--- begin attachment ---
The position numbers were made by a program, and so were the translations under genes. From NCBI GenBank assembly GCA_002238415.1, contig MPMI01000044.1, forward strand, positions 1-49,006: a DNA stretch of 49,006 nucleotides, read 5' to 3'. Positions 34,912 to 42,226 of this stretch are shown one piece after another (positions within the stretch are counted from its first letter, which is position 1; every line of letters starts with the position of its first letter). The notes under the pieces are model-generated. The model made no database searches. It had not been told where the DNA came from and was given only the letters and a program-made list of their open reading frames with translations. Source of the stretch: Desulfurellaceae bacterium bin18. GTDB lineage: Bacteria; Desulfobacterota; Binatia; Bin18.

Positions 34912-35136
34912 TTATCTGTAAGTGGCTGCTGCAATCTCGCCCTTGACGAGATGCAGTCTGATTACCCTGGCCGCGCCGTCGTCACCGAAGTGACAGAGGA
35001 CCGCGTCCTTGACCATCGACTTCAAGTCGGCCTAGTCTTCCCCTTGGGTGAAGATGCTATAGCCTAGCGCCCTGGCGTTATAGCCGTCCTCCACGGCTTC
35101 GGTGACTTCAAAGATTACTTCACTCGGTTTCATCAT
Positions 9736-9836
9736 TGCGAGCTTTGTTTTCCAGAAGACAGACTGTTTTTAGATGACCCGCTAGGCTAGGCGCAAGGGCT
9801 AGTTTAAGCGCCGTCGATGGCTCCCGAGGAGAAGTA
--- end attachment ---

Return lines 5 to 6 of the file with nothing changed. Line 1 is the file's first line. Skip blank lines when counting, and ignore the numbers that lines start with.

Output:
35101 GGTGACTTCAAAGATTACTTCACTCGGTTTCATCAT
Positions 9736-9836